The process for Career Planning is similar to planning for anything else, so I decided to apply my thirty-seven years of professional land use planning to develop prototype career plan for authors.

The process require some time and soul-searching, and you really should write it down. There’s all kinds of research to support the effectiveness of putting something on paper. It creates a higher level of commitment. Even if you don’t prepare a written plan, give serious thought to the contents. There may be some aspects of your career you haven’t considered.

The following is a very condensed version of a class I give. If, after reading this, if you want the full information and worksheets, contact me.


Every writer/author should prepare a career plan because it helps you to clarify what you want out of writing and to make informed choices about your career.

● You need to know where you’re going in order to get there.

● Writing is either a hobby or a business. Both are okay, but you should know what it is to you.

● You need to know what you’re striving for in order to make choices.

● Writing takes commitment and requires sacrifices; it requires large investments of time, emotions, money, energy, and self-esteem. You need to know how much you are willing to invest.

● A career plan is a guide for decision-making.

● You need goals and measurable action steps to measure your progress.
Your career plan is for you―you never have to show it to anyone. It will change over time. Put your plan in writing and keep it where you can see it. It will help you keep focused. When preparing your plan:

● Be brutally honest with yourself.
● Tap your emotions.
● Visualize it.
● Be specific
● Be realistic.  You may win the first contest you enter, or you may sell the first thing you write and send out, but you may not.  Most of us don’t.  Tailor your plan to what it real.
● Keep it simple.
● Reevaluate and revise at least once a year. Sometimes more often.
There are three basic steps to any kind of planning. Ask yourself these three questions.

Where am I now?  –Assessment of the current circumstances;

Where do I want to go? – Statement of Vision and goals;

How do I get there? – Action plan with specific actions and measurable milestones in a time frame.


Assess where you are in terms of skill development, what you need to learn, experience, etc. The questions that are pertinent are related to where you are in your career. Be brutally honest with yourself.

Personal Motivation – What motivates you? How long have you been writing seriously? Why do you write?

● Commitment – What is your personal commitment? Are you willing to give up other parts of your life to write? How many classes have you taken?  How many pitches have you made?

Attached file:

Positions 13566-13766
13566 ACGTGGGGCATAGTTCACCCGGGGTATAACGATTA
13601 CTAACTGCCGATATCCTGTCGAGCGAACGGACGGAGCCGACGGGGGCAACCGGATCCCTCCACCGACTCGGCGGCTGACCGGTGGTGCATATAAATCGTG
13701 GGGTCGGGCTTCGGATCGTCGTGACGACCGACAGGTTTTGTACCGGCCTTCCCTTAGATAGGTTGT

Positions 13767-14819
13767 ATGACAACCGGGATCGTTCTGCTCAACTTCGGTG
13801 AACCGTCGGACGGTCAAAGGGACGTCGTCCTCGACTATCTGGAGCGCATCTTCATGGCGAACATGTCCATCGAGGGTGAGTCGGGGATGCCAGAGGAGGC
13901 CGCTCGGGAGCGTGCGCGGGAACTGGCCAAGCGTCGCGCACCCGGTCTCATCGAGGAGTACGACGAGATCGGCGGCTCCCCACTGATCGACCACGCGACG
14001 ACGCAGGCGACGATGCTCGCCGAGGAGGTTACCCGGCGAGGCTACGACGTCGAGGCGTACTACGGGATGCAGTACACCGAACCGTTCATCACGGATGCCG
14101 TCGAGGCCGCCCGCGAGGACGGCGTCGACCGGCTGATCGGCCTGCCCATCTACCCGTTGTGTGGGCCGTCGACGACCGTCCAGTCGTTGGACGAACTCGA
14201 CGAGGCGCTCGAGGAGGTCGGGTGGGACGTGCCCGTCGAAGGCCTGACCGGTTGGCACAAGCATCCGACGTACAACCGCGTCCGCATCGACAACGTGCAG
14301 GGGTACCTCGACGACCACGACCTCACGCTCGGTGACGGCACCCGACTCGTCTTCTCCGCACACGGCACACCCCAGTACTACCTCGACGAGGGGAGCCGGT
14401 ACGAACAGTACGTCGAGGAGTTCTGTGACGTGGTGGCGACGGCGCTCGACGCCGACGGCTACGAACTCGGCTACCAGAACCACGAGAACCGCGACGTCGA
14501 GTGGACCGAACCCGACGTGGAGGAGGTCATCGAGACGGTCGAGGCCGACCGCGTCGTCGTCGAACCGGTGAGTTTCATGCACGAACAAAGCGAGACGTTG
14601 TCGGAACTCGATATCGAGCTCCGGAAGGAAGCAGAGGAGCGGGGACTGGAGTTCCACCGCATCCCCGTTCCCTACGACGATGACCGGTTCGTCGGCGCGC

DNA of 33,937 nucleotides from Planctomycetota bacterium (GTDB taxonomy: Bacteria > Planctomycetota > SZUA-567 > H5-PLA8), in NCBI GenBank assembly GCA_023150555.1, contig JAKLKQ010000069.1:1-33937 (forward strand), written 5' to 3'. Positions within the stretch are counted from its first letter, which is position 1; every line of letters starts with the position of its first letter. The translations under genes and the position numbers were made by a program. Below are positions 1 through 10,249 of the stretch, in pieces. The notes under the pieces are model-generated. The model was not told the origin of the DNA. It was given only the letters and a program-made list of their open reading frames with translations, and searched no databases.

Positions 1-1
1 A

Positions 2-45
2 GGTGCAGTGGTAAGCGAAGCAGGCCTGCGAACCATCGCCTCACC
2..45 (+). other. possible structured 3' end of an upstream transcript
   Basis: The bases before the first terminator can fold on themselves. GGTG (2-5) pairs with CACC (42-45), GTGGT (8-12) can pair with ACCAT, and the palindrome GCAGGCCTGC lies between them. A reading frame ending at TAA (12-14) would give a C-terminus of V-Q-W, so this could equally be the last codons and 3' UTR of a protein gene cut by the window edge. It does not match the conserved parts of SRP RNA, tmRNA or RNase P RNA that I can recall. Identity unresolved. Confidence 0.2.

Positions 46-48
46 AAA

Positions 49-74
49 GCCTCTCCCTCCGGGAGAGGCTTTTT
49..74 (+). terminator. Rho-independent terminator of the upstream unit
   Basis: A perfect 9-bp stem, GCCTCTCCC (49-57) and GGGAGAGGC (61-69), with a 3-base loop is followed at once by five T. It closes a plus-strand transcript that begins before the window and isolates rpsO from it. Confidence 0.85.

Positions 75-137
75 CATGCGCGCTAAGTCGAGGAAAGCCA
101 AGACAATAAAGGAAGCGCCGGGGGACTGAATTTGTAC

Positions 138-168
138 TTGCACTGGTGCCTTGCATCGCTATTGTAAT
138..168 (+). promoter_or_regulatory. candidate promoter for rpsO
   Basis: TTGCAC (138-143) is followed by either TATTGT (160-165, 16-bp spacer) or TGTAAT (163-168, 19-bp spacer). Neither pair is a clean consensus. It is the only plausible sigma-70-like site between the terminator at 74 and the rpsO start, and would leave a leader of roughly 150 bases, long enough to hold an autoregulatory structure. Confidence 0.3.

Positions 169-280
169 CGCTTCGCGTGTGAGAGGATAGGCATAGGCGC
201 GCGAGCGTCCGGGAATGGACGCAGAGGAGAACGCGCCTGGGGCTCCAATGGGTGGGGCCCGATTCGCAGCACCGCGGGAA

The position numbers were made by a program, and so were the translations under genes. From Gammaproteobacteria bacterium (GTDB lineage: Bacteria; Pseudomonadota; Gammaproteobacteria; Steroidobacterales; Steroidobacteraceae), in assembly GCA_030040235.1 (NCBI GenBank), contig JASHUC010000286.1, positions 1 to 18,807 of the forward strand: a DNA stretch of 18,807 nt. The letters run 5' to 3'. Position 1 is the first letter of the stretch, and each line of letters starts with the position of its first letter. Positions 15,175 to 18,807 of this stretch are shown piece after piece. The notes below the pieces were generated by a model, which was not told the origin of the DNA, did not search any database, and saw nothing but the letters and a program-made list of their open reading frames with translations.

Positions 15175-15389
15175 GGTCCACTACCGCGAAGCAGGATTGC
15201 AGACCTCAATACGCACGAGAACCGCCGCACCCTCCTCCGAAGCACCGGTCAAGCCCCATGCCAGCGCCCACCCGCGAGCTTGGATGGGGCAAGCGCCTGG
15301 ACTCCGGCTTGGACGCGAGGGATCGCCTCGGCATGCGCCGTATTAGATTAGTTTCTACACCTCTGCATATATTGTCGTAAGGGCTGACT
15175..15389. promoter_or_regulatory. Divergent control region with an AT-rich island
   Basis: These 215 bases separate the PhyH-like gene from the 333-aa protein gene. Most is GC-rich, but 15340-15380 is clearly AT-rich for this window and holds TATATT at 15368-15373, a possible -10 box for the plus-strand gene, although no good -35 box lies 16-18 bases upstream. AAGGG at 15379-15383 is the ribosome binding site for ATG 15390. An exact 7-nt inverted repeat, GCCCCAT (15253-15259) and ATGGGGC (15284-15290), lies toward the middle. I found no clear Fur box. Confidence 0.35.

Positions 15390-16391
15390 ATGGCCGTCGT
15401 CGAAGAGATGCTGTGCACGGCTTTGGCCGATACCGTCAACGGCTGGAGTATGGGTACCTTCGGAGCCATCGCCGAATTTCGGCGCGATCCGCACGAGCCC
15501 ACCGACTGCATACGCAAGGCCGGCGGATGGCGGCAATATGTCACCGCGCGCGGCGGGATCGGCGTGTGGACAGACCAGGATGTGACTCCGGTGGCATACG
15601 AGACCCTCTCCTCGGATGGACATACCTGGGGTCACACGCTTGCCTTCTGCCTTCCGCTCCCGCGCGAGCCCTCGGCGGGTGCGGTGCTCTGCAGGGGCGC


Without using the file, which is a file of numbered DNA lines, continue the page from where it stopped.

● Productivity – How productive are you? Do you constantly increase the number of words you can write?

● Professional Activity – Are you a member of a critique group or writing organization such as RWA? Mystery Writers of America? Are you active? Do you attend conferences?

● Presence on the Web – What is your presence on the web? What social media sites do you belong to and are you active?

● Roadblocks – Write six things you perceive as keeping you from achieving your goals as a writer.

● Strengths – What are you best writing skills?

● Weaknesses – What are the areas in which you need improvement to your writing skills?

After working through these assessments, write down where you believe you are in your career and what areas you need to strengthen.


All of us have general goals, but the more realistic and specific they are, the more likely you are to achieve them. Think about these things and do some serious soul-searching.

1. Career Purpose Statement

What is your career purpose(your inspiration for writing)? – What is it you want to tell the reader and/or contribute to society through your writing?

What is your life purpose? – (Heavy stuff, right?)  Why do you believe you are on the earth?  If possible, try to integrate career purpose and life purpose. It’s okay if you can’t deal with this, but give it a try and at least give it some serious thought.

What do you believe? What is important to you? – What are your hot buttons in real life? What are you passionate about? What moves you and makes you angry, or cry, or excited?

What do you like to read? – What are the underlying themes you like to read about? What draws you to them? Write down five themes/hooks that never fail to move you.

● What do you like to write about? – Write down five topics or themes that show up regularly in your own work. Write three verbs (e.g. inspire, challenge, entertain, frighten, etc.) that best describe the impact you want to have on your readers.

●Who is your target audience(s)? Identify your target audience as specifically as you can. (Such as children in high school getting ready for college, or Women who were married a long time and then lost their spouse to death or divorce, etc.).